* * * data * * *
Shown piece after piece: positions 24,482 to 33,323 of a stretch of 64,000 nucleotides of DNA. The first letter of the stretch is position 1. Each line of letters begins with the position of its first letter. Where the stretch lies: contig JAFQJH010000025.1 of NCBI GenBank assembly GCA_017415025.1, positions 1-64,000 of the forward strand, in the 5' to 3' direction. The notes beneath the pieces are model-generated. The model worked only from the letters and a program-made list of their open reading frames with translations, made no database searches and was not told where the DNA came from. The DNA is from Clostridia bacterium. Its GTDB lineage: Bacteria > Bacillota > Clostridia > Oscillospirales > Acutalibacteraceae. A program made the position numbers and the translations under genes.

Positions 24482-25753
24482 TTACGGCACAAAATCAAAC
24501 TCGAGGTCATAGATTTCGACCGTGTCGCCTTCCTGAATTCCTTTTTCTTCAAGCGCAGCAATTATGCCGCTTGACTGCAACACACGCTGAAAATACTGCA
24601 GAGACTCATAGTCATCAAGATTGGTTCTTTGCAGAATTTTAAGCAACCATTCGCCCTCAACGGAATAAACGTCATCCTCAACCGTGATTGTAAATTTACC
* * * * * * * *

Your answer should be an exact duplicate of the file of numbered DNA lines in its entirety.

Shown piece after piece: positions 24,482 to 33,323 of a stretch of 64,000 nucleotides of DNA. The first letter of the stretch is position 1. Each line of letters begins with the position of its first letter. Where the stretch lies: contig JAFQJH010000025.1 of NCBI GenBank assembly GCA_017415025.1, positions 1-64,000 of the forward strand, in the 5' to 3' direction. The notes beneath the pieces are model-generated. The model worked only from the letters and a program-made list of their open reading frames with translations, made no database searches and was not told where the DNA came from. The DNA is from Clostridia bacterium. Its GTDB lineage: Bacteria > Bacillota > Clostridia > Oscillospirales > Acutalibacteraceae. A program made the position numbers and the translations under genes.

Positions 24482-25753
24482 TTACGGCACAAAATCAAAC
24501 TCGAGGTCATAGATTTCGACCGTGTCGCCTTCCTGAATTCCTTTTTCTTCAAGCGCAGCAATTATGCCGCTTGACTGCAACACACGCTGAAAATACTGCA
24601 GAGACTCATAGTCATCAAGATTGGTTCTTTGCAGAATTTTAAGCAACCATTCGCCCTCAACGGAATAAACGTCATCCTCAACCGTGATTGTAAATTTACC